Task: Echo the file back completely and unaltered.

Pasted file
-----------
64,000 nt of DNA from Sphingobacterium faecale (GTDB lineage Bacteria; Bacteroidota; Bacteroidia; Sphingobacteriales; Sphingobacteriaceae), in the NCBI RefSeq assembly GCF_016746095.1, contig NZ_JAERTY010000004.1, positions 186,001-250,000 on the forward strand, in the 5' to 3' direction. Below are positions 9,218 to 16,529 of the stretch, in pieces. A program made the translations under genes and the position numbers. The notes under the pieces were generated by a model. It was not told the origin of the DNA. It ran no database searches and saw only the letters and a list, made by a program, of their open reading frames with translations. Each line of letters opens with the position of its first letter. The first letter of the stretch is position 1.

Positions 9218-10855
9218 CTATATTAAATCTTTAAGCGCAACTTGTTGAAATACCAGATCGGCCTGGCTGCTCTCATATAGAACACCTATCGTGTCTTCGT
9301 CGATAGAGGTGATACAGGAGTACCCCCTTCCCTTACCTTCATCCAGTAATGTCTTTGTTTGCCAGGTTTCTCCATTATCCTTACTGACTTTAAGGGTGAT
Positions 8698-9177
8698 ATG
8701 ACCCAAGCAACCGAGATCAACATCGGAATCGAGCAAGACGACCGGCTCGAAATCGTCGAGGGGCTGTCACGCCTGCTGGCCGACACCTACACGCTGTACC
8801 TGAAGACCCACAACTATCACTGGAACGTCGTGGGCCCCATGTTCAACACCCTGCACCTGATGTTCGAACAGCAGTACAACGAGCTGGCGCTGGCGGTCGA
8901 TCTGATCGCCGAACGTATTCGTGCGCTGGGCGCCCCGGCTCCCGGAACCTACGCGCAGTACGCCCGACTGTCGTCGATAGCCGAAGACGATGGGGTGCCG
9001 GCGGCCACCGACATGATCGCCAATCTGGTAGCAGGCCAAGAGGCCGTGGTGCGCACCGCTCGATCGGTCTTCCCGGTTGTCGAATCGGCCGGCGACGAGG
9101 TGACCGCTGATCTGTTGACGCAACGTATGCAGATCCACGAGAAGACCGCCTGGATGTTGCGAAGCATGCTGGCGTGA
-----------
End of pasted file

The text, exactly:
64,000 nt of DNA from Sphingobacterium faecale (GTDB lineage Bacteria; Bacteroidota; Bacteroidia; Sphingobacteriales; Sphingobacteriaceae), in the NCBI RefSeq assembly GCF_016746095.1, contig NZ_JAERTY010000004.1, positions 186,001-250,000 on the forward strand, in the 5' to 3' direction. Below are positions 9,218 to 16,529 of the stretch, in pieces. A program made the translations under genes and the position numbers. The notes under the pieces were generated by a model. It was not told the origin of the DNA. It ran no database searches and saw only the letters and a list, made by a program, of their open reading frames with translations. Each line of letters opens with the position of its first letter. The first letter of the stretch is position 1.

Positions 9218-10855
9218 CTATATTAAATCTTTAAGCGCAACTTGTTGAAATACCAGATCGGCCTGGCTGCTCTCATATAGAACACCTATCGTGTCTTCGT
9301 CGATAGAGGTGATACAGGAGTACCCCCTTCCCTTACCTTCATCCAGTAATGTCTTTGTTTGCCAGGTTTCTCCATTATCCTTACTGACTTTAAGGGTGAT
Positions 8698-9177
8698 ATG
8701 ACCCAAGCAACCGAGATCAACATCGGAATCGAGCAAGACGACCGGCTCGAAATCGTCGAGGGGCTGTCACGCCTGCTGGCCGACACCTACACGCTGTACC
8801 TGAAGACCCACAACTATCACTGGAACGTCGTGGGCCCCATGTTCAACACCCTGCACCTGATGTTCGAACAGCAGTACAACGAGCTGGCGCTGGCGGTCGA
8901 TCTGATCGCCGAACGTATTCGTGCGCTGGGCGCCCCGGCTCCCGGAACCTACGCGCAGTACGCCCGACTGTCGTCGATAGCCGAAGACGATGGGGTGCCG
9001 GCGGCCACCGACATGATCGCCAATCTGGTAGCAGGCCAAGAGGCCGTGGTGCGCACCGCTCGATCGGTCTTCCCGGTTGTCGAATCGGCCGGCGACGAGG
9101 TGACCGCTGATCTGTTGACGCAACGTATGCAGATCCACGAGAAGACCGCCTGGATGTTGCGAAGCATGCTGGCGTGA